Casting away progressive credentials, GONG reedman heads in the direction of his name to find enlightenment and the light.
To see him as a pixel in a pixie world of Daevid Allen’s creation would mean to severely underestimate the scope of Ian East’s stylistic expanse. This album, the artist’s first full-length solo work that finds him play all the instruments, has its sights only on one, probably lest expected, aspect of East’s oeuvre: East European music – mostly Balkan, with a pinch of klezmer – that’s as intense as anything Ian does in a fusion framework. Sometimes, the drift gets even deeper than that and than those esoteric notions thanks to deceptively simpler rhythms.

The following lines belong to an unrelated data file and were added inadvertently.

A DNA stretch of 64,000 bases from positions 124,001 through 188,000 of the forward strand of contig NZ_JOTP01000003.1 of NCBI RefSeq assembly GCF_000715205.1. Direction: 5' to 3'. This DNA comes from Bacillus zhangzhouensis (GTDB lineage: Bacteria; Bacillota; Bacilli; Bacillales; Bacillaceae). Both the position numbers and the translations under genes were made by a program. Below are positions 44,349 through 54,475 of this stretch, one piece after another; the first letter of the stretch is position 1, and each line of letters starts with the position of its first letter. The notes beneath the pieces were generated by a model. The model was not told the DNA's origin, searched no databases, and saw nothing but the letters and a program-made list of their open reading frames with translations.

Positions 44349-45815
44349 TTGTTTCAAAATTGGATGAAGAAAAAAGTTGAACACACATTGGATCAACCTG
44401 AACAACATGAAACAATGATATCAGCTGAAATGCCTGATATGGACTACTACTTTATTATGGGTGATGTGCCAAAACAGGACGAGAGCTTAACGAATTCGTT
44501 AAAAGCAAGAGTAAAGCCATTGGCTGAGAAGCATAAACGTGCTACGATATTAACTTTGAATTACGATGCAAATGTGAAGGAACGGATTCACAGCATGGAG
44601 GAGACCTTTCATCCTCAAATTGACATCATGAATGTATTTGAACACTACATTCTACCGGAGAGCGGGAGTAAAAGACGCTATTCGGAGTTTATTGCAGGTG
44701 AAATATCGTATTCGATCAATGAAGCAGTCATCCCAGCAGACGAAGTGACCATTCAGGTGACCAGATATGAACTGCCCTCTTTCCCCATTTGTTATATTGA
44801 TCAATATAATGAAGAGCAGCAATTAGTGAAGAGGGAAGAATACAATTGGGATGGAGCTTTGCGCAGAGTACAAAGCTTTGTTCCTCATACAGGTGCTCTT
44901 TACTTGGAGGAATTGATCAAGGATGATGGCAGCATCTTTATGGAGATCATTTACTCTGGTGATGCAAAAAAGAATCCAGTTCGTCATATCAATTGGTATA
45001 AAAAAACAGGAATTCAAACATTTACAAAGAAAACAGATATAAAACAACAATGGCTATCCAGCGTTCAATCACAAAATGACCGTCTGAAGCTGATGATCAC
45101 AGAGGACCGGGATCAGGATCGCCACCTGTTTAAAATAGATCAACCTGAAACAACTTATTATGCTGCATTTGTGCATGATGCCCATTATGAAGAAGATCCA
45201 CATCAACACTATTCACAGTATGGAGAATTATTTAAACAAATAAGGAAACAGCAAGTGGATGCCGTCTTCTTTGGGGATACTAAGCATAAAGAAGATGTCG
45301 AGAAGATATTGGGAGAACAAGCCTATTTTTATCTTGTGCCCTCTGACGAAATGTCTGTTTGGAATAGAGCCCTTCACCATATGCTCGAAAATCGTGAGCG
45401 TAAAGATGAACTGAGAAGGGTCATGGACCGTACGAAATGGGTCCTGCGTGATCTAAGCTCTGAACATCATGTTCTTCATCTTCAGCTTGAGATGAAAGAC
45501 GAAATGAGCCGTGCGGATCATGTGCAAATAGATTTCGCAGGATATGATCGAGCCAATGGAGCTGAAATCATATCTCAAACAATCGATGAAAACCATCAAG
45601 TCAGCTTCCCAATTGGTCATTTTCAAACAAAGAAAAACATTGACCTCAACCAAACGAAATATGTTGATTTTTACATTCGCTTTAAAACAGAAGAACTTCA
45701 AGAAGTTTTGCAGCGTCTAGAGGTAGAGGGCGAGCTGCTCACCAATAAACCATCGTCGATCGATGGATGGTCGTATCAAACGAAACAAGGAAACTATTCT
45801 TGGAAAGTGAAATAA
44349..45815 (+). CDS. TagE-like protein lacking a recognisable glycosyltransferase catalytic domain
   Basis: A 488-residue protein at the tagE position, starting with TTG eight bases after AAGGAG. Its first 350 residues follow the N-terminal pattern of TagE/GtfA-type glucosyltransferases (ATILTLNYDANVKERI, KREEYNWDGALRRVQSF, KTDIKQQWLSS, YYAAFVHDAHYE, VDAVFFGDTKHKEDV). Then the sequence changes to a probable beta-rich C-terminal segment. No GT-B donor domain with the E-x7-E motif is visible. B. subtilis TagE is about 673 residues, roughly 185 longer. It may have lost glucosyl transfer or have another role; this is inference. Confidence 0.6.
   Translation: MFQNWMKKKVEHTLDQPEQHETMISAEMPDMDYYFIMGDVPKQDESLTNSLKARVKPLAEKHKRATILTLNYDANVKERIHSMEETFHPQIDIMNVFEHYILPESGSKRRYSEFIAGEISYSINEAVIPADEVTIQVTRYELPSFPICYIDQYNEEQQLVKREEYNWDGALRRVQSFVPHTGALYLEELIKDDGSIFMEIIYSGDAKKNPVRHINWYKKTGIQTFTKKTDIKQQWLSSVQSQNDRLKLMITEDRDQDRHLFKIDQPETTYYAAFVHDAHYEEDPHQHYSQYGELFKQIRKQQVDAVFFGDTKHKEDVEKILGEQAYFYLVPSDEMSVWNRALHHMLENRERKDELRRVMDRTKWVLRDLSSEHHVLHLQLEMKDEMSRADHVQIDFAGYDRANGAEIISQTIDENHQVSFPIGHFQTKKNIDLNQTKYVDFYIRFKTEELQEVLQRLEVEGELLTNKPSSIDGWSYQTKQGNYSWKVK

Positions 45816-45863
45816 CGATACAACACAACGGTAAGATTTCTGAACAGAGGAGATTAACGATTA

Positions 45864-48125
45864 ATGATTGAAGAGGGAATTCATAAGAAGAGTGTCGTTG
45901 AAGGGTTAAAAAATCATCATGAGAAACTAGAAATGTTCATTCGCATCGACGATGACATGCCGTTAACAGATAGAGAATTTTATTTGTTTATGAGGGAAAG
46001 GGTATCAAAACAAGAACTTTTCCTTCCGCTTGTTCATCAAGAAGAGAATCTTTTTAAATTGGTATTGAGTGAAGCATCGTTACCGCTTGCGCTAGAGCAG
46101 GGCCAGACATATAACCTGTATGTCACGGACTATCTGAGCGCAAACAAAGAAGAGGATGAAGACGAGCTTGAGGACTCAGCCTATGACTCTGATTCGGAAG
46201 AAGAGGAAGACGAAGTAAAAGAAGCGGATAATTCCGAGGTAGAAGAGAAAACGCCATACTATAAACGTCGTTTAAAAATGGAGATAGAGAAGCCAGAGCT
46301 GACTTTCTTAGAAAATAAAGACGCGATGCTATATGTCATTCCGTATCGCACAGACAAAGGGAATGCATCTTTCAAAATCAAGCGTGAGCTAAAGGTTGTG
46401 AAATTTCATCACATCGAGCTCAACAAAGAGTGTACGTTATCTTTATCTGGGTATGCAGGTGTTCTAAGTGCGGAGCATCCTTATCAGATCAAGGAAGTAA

The grooves are infectious, though, and by painting exotic patterns over hard bop canvas, East evokes spirituality in the likes of “Dance Of The Awakening” where sax and clarinet create a mesmeric tapestry. Yet there’s a sad, somewhat elegiac thread in “Eternal Cycles” to keep the listener transfixed from the start, with the sparse “Secret Spaces” exploring emotional emptiness so, as a result, even the multilayered jazz vibe infusing “Spirals” wouldn’t startle those who seek immediate pleasure in a tentative pastorale. “Rotations” may be relatively quiet and adventurous in equal measure. too, but, bent on improv, “Parallel Realiteas” is as tonic as a drink referenced in its title. That’s the effect of the whole album: the joy of making giant steps into one’s own psyche. Quite a milestone.